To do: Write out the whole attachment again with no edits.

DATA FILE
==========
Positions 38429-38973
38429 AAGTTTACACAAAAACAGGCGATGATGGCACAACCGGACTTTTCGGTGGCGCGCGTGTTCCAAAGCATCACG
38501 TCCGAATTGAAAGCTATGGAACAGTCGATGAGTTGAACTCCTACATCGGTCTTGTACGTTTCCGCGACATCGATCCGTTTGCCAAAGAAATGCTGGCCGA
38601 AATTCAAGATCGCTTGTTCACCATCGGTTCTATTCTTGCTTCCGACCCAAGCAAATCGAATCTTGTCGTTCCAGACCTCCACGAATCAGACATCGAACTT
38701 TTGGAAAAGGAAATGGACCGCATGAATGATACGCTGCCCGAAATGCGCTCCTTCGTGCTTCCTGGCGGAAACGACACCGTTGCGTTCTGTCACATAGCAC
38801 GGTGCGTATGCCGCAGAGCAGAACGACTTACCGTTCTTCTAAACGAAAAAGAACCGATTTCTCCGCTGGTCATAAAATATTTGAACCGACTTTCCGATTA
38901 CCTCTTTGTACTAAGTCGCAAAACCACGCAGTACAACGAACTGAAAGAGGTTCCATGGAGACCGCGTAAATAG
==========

Positions 38429-38973
38429 AAGTTTACACAAAAACAGGCGATGATGGCACAACCGGACTTTTCGGTGGCGCGCGTGTTCCAAAGCATCACG
38501 TCCGAATTGAAAGCTATGGAACAGTCGATGAGTTGAACTCCTACATCGGTCTTGTACGTTTCCGCGACATCGATCCGTTTGCCAAAGAAATGCTGGCCGA
38601 AATTCAAGATCGCTTGTTCACCATCGGTTCTATTCTTGCTTCCGACCCAAGCAAATCGAATCTTGTCGTTCCAGACCTCCACGAATCAGACATCGAACTT
38701 TTGGAAAAGGAAATGGACCGCATGAATGATACGCTGCCCGAAATGCGCTCCTTCGTGCTTCCTGGCGGAAACGACACCGTTGCGTTCTGTCACATAGCAC
38801 GGTGCGTATGCCGCAGAGCAGAACGACTTACCGTTCTTCTAAACGAAAAAGAACCGATTTCTCCGCTGGTCATAAAATATTTGAACCGACTTTCCGATTA
38901 CCTCTTTGTACTAAGTCGCAAAACCACGCAGTACAACGAACTGAAAGAGGTTCCATGGAGACCGCGTAAATAG